Wednesday, December 21, 2011

Watch Me Destroy Good News! or Up The Amazon Without A Paddle

Well. Here it is, on sale at this very moment. My first hard-copy publication outside the underground.

It hasn't really gotten to me. I noticed a typo, and a bad word choice. What kind of crawling scum would write, 'bubbled furiously' instead of 'seethed?' That's six syllables to one! That's a terrible fucking score! What the hell was wrong with me? I will be made to suffer for this transgression against Our Lady Language...

Aside from that, though, it hasn't really gotten to me.

But it's led to a situation. I mean, it turns out.

Well, there's this fucking thing.

I mean, what the fuck? Was somebody drunk? Isn't there some kind of firewall in place to keep this shit from happening?

Let's be honest. I see Amazon as a fundamental bad. It concentrates wealth and power in ways I distrust, it adds to the environmental impact of consumer culture, it treats art as an economic commodity, thus training people to undervalue culture and be unwilling to give it legitimate economic support. Life for fiction writers has gotten shittier and shittier since Amazon came on the scene. When you tell me thus-and-such a percentage of writers get thus-and-such a percentage of their income from Amazon, I think of all the Macmillan writers who lost income when Amazon refused to sell their books for weeks after the dispute with Macmillan was settled. That was harm done to innocent parties for spite, and that is Amazon. Amazon also publicly defended their passive support of predatory child molestation with the good old, "We're not censors," bullshit.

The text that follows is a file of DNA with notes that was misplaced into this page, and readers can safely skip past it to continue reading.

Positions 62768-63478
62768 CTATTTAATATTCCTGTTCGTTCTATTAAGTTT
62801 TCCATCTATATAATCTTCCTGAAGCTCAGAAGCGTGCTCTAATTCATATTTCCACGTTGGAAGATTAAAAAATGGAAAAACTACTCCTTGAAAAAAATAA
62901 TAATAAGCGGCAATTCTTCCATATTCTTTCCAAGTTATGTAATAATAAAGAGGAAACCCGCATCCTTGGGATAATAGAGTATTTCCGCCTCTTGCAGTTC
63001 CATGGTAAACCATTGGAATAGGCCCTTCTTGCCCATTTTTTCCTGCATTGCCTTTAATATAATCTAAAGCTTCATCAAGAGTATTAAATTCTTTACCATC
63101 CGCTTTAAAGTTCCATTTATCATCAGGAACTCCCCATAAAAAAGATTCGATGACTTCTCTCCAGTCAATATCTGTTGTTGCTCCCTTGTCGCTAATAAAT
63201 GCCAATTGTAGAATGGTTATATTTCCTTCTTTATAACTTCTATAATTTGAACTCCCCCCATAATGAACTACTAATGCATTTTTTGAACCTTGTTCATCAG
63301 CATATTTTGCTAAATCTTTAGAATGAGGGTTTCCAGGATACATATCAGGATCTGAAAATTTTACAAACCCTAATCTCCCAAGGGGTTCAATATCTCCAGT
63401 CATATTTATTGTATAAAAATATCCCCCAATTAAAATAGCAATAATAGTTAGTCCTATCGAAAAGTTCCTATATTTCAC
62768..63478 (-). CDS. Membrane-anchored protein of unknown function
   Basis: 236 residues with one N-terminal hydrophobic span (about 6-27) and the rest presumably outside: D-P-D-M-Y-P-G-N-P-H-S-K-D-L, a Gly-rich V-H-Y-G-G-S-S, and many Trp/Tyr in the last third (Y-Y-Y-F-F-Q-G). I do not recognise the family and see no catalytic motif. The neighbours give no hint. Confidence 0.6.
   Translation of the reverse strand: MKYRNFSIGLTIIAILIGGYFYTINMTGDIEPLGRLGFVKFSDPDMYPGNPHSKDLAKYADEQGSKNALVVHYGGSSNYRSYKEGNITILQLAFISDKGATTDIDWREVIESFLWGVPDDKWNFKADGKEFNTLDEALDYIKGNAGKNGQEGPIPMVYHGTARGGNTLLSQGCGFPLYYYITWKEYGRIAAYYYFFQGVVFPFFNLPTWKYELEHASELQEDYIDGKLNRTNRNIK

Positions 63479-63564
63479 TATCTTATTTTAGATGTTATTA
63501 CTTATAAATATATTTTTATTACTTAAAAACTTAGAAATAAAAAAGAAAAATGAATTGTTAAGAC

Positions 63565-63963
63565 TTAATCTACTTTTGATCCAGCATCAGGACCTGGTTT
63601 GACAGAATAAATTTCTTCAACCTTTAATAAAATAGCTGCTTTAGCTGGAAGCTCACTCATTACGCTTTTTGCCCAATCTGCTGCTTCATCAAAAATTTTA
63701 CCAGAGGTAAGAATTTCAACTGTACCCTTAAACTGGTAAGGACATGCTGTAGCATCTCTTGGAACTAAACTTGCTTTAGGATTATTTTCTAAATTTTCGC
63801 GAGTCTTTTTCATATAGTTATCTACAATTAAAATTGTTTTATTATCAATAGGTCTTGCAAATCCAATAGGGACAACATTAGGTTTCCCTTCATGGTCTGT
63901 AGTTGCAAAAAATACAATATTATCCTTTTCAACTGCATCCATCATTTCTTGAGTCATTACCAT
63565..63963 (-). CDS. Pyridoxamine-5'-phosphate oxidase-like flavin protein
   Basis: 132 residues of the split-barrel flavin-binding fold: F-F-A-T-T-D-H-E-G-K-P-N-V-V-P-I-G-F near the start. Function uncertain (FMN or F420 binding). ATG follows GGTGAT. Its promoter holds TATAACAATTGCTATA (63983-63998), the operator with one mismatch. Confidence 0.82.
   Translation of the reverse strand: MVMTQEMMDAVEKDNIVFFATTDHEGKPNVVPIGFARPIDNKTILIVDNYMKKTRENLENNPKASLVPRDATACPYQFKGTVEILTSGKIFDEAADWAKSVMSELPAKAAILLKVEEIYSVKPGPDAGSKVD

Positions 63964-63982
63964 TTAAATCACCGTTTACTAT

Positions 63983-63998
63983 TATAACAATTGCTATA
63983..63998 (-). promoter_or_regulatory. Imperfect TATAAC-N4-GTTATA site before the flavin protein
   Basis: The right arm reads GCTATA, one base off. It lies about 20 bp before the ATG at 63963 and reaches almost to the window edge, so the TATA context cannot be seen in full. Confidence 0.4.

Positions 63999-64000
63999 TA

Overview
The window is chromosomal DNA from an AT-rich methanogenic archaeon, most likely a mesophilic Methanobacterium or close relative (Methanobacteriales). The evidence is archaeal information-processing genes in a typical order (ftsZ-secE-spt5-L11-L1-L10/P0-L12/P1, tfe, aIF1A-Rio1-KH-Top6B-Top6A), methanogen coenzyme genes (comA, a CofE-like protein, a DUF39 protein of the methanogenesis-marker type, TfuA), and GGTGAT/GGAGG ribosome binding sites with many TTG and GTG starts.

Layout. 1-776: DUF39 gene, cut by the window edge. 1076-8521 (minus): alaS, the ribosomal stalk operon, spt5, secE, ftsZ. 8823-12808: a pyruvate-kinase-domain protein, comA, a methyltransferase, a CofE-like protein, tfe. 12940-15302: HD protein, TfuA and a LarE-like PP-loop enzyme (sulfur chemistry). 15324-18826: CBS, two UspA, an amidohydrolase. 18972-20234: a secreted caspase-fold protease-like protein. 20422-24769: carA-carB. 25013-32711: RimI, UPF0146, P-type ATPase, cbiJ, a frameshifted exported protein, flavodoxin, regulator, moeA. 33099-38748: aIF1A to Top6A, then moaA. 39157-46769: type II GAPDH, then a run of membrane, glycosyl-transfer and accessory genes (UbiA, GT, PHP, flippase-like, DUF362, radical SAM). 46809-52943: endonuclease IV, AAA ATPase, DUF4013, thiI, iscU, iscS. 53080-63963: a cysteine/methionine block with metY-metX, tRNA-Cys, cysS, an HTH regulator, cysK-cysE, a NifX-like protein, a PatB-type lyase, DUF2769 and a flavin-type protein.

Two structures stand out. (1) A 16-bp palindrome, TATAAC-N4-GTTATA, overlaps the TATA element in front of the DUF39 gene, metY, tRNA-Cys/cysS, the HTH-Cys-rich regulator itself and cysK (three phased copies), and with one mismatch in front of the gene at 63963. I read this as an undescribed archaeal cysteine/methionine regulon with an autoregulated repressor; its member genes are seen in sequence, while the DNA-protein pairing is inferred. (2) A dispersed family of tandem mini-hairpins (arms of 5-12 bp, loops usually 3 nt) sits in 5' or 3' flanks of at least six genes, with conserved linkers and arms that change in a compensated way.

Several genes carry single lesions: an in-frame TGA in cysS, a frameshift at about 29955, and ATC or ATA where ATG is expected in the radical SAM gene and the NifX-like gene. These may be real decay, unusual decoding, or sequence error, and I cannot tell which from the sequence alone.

So, yeah, I hate Amazon, I hate Bezos, and I hate what they stand for. My fucking story in Future Lovecraft is predicated on Amazon's collapse. And you pretty much have to buy it from Amazon. That is my situation, right there.

Unfortunately, for a writer in the twenty-first century to hate Amazon is like a farmer hating dirt. And I noticed on my way in to my author's page? Amazon made big deal out of how they have no connection with me, made me sign a statement that they provide me with no support, have no responsibility for their distribution of my information.

As grownups, we understand this is bullshit, right? You can't dispel an onus with that kind of protective phrase, no matter how well it might hold up in court. But hey. They're admitting up-front they don't like me any more than I like them. For some reason, that makes me feel more at ease.

So. Maybe it's time for me to set aside my need for ethical (by my twisted standards) purity, and make a compromise. The simple fact of the matter is that unless you exist at the top or outside the system, your work goes to benefit horrible, horrible entities of one kind or another. Otherwise, they wouldn't send you a check.

I don't know. I'm going to reflect on it. But it looks as if I'm going to be in bed with Amazon no matter what, and it would be shrewdest to cooperate.

I don't know, he said, looking at the paw and the trap, trying to figure out what is morality, what is self-denial, and what is pure finickiness. I just do not know.


NM said...

Send Sylvia the typo—as it's a POD book, she can just upload it again, corrected.

Sean Craven said...

Well. That's where it gets weird. See, I sent Sylvia a copy of Swill 5, and recently, I reread it and realized that a character named Sylvia Morales suffers badly off-camera. Basically, being named Sylvia in one of my stories is like being played by Steve Buscemi in a Coen Brothers movie.

Guess which sentence in Deep Blue Dreams contains a typo. I don't want to draw attention to that, especially after the lovely Christmas card Sylvia sent with my extra copy.

You know what the trouble with writing transgressive fiction is? Transgressing.